David Cameron Sings the Brexit
It’s envy of the past that does us in.
High school promise unfulfilled: most likely
to succeed, or sing, or love. This was certain,
they’d wed. She’d write a novel. Dreams are free
at first, but interest compounds with longing:
how the Queen once weighed the globe in her palm;
your grandfathers too young to fight watching
Luftwaffe flares that burned above London
while Churchill’s desperate, bloodshot drinking songs
promised us the fantasy of control—
that our cause was just—that we had a cause
worth guarding. Now the fault lies in our souls,
which yearn for struggle without flag or fail,
forgetting failure’s what gives us to ourselves.
The Well of Meribah
(i.m. Philip Roth)
And Miriam died. The people
drank no water, gathered
in the desert of Zin, raised voice
against her brothers who vaulted
ochre staffs, beat the round stone
stone round as a man’s skull
until the fault opened, mouths
flooded in torrent of words.
Acoustic Shadows (The Battle of Perryville)
Bishop-General of the C.S.A.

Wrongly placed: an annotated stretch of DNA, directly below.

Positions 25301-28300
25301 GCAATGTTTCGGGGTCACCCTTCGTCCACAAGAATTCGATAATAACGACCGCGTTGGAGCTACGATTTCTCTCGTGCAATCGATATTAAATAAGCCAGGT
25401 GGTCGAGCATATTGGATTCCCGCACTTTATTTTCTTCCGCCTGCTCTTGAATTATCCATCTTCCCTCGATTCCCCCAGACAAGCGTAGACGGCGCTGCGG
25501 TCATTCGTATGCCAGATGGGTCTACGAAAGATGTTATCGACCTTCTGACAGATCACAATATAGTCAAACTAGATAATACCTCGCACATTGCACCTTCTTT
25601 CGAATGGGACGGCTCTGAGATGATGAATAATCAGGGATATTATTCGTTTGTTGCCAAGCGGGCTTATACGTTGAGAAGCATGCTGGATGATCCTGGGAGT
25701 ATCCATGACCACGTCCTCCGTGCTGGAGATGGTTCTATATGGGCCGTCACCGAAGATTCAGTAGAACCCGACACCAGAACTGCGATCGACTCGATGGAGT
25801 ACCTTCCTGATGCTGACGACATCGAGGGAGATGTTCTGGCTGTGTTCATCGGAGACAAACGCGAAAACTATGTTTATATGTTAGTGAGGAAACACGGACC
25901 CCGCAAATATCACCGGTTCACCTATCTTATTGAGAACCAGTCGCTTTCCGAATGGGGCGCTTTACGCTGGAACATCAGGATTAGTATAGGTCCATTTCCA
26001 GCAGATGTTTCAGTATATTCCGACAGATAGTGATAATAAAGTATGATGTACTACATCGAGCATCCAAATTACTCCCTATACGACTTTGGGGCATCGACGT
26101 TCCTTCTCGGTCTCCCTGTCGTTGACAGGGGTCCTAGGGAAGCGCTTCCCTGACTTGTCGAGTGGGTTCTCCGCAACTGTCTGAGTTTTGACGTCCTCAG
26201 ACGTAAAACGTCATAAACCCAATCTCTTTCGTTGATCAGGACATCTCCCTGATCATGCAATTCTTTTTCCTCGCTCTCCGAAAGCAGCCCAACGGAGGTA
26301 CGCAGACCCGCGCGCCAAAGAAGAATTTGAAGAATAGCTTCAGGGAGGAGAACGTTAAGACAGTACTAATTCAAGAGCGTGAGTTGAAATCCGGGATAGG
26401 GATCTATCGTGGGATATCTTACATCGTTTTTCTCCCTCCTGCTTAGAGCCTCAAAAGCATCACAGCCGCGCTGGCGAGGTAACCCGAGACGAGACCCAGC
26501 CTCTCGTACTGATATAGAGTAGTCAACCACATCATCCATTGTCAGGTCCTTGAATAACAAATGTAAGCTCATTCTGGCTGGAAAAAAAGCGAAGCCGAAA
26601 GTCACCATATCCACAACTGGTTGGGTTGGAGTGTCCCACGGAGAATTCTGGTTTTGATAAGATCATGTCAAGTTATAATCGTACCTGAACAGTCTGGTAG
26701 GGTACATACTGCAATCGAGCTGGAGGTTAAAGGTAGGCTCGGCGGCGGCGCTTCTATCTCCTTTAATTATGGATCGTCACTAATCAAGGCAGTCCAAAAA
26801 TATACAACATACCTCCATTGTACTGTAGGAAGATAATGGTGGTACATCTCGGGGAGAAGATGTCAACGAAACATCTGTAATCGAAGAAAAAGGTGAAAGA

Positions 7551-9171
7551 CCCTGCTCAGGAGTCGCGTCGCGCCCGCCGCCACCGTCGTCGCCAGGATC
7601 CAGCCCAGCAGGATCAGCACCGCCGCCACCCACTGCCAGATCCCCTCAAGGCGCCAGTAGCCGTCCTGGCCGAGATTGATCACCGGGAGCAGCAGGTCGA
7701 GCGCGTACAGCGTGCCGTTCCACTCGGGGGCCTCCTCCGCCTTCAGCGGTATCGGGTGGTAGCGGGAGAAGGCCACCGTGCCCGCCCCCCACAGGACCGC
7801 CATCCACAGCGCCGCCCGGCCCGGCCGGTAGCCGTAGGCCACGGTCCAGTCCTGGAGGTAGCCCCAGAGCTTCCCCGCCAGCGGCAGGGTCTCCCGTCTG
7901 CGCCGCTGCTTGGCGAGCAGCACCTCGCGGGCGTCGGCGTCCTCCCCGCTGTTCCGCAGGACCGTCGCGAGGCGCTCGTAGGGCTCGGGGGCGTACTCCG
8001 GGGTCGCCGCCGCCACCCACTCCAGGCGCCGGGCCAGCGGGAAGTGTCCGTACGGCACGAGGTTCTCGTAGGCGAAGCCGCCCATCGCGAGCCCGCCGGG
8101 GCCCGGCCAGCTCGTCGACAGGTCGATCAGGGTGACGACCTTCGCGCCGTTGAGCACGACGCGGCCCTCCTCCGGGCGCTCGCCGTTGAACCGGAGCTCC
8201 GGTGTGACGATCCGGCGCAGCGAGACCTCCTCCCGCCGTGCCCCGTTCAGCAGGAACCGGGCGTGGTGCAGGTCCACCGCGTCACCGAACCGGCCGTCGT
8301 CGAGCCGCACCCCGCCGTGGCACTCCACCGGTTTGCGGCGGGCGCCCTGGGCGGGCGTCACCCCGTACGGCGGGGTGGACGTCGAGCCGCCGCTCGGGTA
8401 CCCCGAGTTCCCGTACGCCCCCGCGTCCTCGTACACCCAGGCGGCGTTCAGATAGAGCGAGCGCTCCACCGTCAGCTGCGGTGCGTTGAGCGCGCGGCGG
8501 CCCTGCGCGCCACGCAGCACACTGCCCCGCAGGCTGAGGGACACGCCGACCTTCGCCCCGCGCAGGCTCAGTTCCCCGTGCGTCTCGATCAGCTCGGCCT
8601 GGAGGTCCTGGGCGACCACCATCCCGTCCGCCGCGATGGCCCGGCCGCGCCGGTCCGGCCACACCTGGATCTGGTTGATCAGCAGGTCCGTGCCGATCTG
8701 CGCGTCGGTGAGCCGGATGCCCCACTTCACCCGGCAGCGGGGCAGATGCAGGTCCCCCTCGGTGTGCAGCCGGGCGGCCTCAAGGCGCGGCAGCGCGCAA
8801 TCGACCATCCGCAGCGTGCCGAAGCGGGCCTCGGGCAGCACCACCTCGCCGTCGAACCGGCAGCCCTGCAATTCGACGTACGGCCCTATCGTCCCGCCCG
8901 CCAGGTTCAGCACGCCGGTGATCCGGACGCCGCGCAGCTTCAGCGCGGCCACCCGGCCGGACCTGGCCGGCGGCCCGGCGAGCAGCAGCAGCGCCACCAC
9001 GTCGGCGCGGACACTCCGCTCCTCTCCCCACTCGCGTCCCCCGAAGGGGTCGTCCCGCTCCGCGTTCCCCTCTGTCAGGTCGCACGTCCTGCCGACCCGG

arms raised to the dawn
pours cannon-smoke incense
swings his censer
grants communion to the hills.
August’s drought stretched
The butterflies bathed
on crimson puddles
feast of soldiers’ blood.
Was no one so desperate
fields dry, provisions seized
the snuffling hogs
who swarmed from the wood
in the mouths of the dead?
J.L. Wall’s work has appeared in Frontier Poetry and Jewish Fiction.Net and is forthcoming in America, Antigonish Review, and Modern Age. He has also published academic articles on modernist literature and written about the Chicago Cubs on the website of Baseball Prospectus. He studied Classics and writing at Northwestern University
and holds a Ph.D. from the University of Michigan, where he teaches.